The common and true saying about body/paint is that it is 90% prep and 10% shooting. I'd guess it's closer to 99. Take a 2" square area on the body. You will wipe it down with wax and grease remover, sand, maybe tap out any highs or lows, wipe again, mask, wipe again, prime, sand, (repeat at least one more time for Black), wash, dry, mask, wipe, seal, wipe, then apply paint. Sand, wash, dry, polish, wash, dry, and wax. This did not include any part fitting or other things done during the prep section.
The "paint" part is less than a day, even with multiple coats.
Another is that any monkey can shoot a car, a real painter can fix the issues that will crop up.
I''d also suggest single stage 2 part paint, some practice panels and buying a bit extra for any touch-ups and repairs. Make sure to get and use proper PPE.
I could see where a hinged seat back would be very useful. If you had to make a compromise to get things moving, consider making a tube base that the upper half of the seat slid over. One section of tube slides into the other, down at the bottom. So basically instead of hinging forward, you could lift the back of the seat up and off of the tubes. Would make for easy access behind the seat without a hinge mechanism. Just a thought.
Got the flywheel today. Finally, engine stuff is happening. Had a bbq to celebrate but my night was cut short without flywheel bolts. Still no Thomas head, stock will do for now. The engine will be in this weekend, I promise, maybe. Also, still need to finish the seat back. Lots o pokers, I mean gears, in the fire. P.S. the graphite gasket is temporary.
Now she looks like a car! Getting the frame spread to get that motor in was a real feat of garage engineering but we got it done. I say we because a nice neighbor stopped by to see what I was up to. 3 hours later and a little swearing, he was fully indoctrinated into the old shit club. I know he’ll never see this but a big thanks to my neighbor Jason for the much needed help getting everything together. There’s still no real date for the radiator to show up and I’m really on the fence about running the old crusty one. Perhaps an aluminum radiator may fit the bill for a while. Anyone have a good source for a decent aluminum radiator that isn’t one of the crap ones you always hear about?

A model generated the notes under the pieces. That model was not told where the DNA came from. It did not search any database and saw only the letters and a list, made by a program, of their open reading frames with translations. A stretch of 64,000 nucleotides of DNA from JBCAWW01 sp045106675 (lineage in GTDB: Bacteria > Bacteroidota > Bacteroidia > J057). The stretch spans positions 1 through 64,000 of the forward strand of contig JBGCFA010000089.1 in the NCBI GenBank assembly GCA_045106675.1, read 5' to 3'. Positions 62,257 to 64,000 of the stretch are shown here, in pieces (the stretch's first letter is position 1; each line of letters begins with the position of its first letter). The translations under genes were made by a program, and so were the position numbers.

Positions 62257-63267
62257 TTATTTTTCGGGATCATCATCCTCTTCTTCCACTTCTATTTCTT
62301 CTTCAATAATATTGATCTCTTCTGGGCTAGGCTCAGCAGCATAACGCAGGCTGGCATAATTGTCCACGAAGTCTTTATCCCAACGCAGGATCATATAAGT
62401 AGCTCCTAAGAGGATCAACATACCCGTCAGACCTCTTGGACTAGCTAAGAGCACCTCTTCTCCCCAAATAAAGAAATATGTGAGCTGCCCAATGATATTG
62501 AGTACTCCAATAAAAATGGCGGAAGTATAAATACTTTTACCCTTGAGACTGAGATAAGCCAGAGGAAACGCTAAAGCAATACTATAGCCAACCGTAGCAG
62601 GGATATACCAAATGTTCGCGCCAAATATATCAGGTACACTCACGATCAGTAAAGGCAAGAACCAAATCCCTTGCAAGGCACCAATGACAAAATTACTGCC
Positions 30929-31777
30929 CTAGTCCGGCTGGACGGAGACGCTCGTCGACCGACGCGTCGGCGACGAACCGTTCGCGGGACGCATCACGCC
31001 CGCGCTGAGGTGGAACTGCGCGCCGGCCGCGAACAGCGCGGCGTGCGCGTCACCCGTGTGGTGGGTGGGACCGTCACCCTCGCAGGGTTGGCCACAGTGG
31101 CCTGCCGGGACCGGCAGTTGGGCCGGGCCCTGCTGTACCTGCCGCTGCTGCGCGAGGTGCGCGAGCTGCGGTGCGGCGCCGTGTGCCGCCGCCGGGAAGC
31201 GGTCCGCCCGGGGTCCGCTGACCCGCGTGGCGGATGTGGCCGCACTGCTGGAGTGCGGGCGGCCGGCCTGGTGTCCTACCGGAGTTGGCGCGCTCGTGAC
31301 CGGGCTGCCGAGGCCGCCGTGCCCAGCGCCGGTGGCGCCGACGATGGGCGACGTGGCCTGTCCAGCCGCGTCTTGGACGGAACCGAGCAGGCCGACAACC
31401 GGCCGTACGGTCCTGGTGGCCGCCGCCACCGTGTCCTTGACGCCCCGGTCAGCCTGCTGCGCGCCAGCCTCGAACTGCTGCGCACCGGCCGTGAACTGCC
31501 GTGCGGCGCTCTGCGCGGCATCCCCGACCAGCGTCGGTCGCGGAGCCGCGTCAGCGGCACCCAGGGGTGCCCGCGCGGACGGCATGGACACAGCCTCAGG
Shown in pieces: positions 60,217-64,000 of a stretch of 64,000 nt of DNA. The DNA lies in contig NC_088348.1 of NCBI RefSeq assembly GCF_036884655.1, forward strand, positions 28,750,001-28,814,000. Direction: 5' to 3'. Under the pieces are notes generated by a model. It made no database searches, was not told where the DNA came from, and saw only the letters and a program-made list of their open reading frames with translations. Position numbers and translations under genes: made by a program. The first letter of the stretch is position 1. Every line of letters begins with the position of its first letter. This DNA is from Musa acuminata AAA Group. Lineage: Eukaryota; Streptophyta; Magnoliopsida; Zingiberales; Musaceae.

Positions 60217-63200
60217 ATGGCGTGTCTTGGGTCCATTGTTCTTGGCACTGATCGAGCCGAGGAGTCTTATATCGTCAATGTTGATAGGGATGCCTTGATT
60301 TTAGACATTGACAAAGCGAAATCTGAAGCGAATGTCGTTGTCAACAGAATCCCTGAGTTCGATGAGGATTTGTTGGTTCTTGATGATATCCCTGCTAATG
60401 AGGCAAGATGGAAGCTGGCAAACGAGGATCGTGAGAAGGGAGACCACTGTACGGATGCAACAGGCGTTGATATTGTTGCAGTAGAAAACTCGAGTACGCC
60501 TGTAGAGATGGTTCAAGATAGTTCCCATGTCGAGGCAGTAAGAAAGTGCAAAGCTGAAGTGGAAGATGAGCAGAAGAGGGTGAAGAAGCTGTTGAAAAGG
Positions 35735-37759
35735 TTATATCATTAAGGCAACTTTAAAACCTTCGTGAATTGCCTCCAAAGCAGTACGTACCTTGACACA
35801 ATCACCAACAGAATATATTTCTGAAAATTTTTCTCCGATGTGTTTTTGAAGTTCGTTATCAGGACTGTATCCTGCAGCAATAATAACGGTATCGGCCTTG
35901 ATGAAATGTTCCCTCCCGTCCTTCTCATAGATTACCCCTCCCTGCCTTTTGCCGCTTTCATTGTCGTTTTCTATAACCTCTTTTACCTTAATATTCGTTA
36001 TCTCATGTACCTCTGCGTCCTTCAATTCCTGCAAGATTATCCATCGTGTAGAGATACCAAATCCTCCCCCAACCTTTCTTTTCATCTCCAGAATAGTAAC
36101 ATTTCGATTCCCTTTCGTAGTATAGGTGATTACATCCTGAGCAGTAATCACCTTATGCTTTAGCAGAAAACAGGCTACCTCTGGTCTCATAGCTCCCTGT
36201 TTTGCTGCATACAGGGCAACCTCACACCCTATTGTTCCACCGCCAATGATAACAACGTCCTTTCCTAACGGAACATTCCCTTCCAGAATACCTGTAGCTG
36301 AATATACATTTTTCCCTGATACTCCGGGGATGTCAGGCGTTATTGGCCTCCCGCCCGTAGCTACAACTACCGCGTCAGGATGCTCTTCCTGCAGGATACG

Cool and ahead of schedule! That is really looking nice.
Many HAMB members have said that Champion Radiators are good and built in the USA!
Do yourself a traditional favor...SKIP THE CLEAR...use single stage paint!
I used plywood for the seat bottom and back, so was able to use a piano hinge. Lots of space back there for storage!
Got a lot done on the motor and installed the radiator. Problem….I bought a 32 shell that I’m trying to put on. Not sure if I have a 28 or 30 radiator but the shell will not go on without serious modification. I’d love to keep the filler neck in the same position. I keep finding conflicting info regarding shell fitment. What radiator fits best with a 32 shell? What massaging is required?
Check out the ord Barn Forum, your bearing isue is addressed...
Back when there were real radiator shops things were simpler. Real guys with real skills that understood what you wanted.
Looks like you have a 30-31 radiator. I Don't have any experience mounting a '32 shell on either of the Model A versions, but if reworking the mounting brackets on the radiator doesn't seem feasible the most obvious alternate would be a 1932 4 Cylinder (Model B) one.